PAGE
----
Stretching metropolitan regions

The New Planning Dialogue #4 - Reporting back

As the fourth step of ‘The New Planning Dialogue’, a masterclass was organised called ‘Stretching Metropolitan Regions’ by Vereniging Deltametropool in collaboration with METREX, Studio Hartzema and hosted by l’Institut Paris Region, in the French capital.

On 2nd march 2020, it was a productive afternoon with many insightful discussions to further The New Planning project. Along with the participants, we discussed the importance of the metropolitan regional scale in planning through an interactive dialogue with narratives from different case studies. The session was organised with 35 participants coming from different European Metropolitan Regions. Three regions of the Netherlands was represented, as well as Germany, France, Italy, Belgium, United Kingdom and Spain with a sectoral focus in 10 different metropolitan regions.

Along with an expert audience of planners, policy makers and academicians, the ambitions of this ‘one afternoon dialogue’ was to share knowledge, create good narratives and specify aspects of typologies in search of apt solutions for the Metropolitan Regional scale.

 

WHAT?

During this workshop concentrated on the scale of Metropolitan Regions and their approaches. This regional context gave us the opportunity to open up to the European context and explore and learn from the diversity in planning approaches depending on the political and geographical frame. The dialogue alternates presentation and discussions about typologies, set-up, approaches and collaborations, as resumed here.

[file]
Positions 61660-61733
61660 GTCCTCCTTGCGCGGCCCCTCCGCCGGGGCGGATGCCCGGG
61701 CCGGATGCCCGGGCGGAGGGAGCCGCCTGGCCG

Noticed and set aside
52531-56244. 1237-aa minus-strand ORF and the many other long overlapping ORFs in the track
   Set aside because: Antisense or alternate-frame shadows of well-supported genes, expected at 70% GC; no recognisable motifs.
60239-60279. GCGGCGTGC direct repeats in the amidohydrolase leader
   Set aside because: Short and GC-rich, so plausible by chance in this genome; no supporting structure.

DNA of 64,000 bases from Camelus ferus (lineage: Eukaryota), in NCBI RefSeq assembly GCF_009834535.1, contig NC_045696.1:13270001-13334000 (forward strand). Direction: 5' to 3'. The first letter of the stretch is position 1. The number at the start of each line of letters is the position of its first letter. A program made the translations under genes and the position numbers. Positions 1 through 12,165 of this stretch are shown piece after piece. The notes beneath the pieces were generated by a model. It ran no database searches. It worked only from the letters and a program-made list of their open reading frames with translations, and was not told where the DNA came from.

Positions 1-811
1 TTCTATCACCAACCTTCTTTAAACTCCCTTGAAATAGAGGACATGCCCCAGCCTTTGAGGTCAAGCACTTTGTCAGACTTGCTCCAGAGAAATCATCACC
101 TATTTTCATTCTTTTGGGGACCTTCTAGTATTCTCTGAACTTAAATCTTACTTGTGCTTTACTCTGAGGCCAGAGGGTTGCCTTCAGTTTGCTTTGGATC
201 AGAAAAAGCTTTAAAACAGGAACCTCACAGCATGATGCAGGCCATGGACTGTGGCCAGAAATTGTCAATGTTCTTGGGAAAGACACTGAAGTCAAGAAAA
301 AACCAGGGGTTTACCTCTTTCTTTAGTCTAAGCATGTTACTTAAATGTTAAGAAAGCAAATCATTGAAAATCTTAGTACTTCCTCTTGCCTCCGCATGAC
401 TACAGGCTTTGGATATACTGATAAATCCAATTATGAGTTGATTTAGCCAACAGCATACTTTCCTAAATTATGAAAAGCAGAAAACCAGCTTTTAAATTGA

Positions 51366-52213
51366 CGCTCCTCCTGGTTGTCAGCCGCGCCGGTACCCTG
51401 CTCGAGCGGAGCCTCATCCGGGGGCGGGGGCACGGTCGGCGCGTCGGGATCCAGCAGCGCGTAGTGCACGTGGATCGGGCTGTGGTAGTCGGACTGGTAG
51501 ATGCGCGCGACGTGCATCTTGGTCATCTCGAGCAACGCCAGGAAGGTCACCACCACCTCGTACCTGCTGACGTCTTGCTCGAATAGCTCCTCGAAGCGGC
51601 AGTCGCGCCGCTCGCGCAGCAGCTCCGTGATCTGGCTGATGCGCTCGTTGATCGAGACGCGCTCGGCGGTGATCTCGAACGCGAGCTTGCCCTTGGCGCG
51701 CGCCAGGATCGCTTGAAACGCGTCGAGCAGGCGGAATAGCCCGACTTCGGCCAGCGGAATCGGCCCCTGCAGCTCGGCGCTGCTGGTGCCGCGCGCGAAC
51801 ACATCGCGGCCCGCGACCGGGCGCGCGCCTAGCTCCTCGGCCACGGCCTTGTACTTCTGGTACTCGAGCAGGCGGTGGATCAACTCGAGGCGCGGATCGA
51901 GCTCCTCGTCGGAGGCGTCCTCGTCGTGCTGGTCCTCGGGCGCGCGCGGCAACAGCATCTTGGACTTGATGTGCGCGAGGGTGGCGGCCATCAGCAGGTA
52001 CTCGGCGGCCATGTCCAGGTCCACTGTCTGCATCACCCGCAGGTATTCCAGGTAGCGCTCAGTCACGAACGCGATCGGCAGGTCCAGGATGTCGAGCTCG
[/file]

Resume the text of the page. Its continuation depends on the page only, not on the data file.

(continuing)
stretching metropolitan regions

How and Who?

The workshop consisted of three different “discussions sessions” with relevant speakers depending on the theme, able to study and exchange about the Metropolitan Region they are representing.

First session:

What is the metropolitan scale? And what are the concepts and practices, the future challenges and what changed in the overall planning of metropolitan regions?

Vivianna Rubbo gave an introduction of her research work, as Bernd Steinacher Fellowship researcher at Metrex; on a broad overview of the agenda and questions that the analysis of European Metropolitan Regions brought up. The understanding of “how the territorial reality can be aligned with the governance structures” is the goal of the many efforts undertaken so far and explored in this research. Lawrence Barth reflected on the presentation, what changed in the overall planning of Metropolitan Regions in the recent years. ANCI (Associazione Nazionale Comuni Italiani), joined the conversation via skype regarding the institutional approach of the Italian cities and the structured working methods towards challenges.